Childe Harold's Pilgrimage: A Romaunt. Canto I.
By George Gordon Byron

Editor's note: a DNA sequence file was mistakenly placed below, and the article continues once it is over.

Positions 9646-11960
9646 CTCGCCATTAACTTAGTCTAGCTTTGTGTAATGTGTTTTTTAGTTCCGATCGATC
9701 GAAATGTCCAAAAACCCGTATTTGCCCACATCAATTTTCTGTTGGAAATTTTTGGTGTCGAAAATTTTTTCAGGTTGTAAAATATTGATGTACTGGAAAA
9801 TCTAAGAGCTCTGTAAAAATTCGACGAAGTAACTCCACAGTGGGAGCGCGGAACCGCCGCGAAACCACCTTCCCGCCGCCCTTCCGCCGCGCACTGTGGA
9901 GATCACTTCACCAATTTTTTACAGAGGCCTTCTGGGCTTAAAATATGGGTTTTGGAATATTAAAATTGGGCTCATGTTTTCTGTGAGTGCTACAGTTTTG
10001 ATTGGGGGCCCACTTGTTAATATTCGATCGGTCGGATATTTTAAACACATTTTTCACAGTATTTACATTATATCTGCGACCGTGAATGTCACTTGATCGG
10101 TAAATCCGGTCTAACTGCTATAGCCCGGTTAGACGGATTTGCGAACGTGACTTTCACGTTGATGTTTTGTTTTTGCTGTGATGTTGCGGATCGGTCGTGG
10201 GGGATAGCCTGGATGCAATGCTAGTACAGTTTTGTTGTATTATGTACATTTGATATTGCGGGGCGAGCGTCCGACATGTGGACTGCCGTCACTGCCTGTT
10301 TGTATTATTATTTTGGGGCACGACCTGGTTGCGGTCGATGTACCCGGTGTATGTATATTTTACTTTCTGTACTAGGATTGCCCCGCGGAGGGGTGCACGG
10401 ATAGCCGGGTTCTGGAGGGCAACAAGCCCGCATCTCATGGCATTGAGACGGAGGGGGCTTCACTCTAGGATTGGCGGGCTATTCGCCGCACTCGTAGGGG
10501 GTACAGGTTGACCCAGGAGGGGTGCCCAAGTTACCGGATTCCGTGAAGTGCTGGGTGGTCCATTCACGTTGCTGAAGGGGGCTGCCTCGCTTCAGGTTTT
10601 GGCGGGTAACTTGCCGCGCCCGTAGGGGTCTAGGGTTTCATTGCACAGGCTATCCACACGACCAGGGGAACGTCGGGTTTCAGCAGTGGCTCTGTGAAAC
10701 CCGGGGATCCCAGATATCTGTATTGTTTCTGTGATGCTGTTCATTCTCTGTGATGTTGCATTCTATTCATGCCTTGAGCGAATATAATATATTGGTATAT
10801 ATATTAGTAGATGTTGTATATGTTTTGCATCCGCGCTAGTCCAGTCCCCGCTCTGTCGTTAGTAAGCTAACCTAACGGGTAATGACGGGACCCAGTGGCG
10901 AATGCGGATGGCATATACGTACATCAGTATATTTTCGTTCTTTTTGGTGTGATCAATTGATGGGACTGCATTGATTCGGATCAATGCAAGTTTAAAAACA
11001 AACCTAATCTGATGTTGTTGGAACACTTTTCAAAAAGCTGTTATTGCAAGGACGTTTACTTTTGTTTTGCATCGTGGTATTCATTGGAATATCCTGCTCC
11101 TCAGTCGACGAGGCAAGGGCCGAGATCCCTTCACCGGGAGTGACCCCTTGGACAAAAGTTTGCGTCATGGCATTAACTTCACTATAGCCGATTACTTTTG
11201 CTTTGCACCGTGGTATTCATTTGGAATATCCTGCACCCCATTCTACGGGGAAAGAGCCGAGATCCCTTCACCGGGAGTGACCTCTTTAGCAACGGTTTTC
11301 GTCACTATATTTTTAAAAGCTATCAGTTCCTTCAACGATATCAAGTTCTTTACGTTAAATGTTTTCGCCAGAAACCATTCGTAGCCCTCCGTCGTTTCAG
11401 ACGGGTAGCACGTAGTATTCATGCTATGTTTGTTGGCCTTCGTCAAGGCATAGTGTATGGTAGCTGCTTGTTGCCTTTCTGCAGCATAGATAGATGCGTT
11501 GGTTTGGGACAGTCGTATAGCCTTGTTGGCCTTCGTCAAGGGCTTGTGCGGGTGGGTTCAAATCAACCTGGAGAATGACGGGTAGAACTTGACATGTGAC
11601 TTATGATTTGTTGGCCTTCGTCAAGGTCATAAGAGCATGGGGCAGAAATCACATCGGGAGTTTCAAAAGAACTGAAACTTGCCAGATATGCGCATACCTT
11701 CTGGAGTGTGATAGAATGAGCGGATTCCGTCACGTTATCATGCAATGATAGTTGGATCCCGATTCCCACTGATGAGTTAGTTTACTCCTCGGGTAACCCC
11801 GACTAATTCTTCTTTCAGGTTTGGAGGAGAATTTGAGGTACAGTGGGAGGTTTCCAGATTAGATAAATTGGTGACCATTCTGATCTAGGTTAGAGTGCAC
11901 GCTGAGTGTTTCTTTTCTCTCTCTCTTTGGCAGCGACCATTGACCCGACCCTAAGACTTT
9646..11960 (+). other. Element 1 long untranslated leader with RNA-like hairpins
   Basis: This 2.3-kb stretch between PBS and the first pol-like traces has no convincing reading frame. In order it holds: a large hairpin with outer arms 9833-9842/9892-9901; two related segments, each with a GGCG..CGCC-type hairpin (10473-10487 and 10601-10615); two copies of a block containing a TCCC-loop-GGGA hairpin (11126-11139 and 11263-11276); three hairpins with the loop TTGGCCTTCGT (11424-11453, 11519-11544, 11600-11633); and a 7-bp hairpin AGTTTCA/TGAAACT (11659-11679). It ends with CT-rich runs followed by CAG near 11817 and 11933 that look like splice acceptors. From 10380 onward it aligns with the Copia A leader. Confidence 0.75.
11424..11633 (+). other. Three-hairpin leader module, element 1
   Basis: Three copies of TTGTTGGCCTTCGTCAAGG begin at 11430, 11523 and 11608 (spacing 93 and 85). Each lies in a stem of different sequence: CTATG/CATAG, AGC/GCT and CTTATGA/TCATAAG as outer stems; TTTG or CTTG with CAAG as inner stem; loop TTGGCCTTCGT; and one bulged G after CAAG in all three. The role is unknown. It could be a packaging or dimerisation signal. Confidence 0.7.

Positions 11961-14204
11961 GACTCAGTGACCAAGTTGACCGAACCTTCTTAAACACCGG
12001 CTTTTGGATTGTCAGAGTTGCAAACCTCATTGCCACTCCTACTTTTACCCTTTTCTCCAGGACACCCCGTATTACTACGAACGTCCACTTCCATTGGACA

“Childe” is a title from medieval times, designating a young noble who is not yet knighted. Disillusioned with his aimless life devoted to pursuing pleasure, Childe Harold seeks distraction by going on a solitary pilgrimage to foreign lands. The first two cantos describe his travels through Portugal, Spain, the Ionian Islands, and Albania, ending with a lament on the occupation of Greece by the Ottoman Turks. In the third canto the pilgrim travels to Belgium, the Rhine Valley, the Alps, and the Jura. On each segment of the journey, Byron evokes associated historical events and people, such as the philosopher Jean-Jacques Rousseau and Napoleon before the Battle of Waterloo. In the fourth canto the imaginary pilgrim is replaced by the poet himself, speaking in the first person about Venice, Ferrara, Florence, and Rome and the artists and heroes associated with those cities.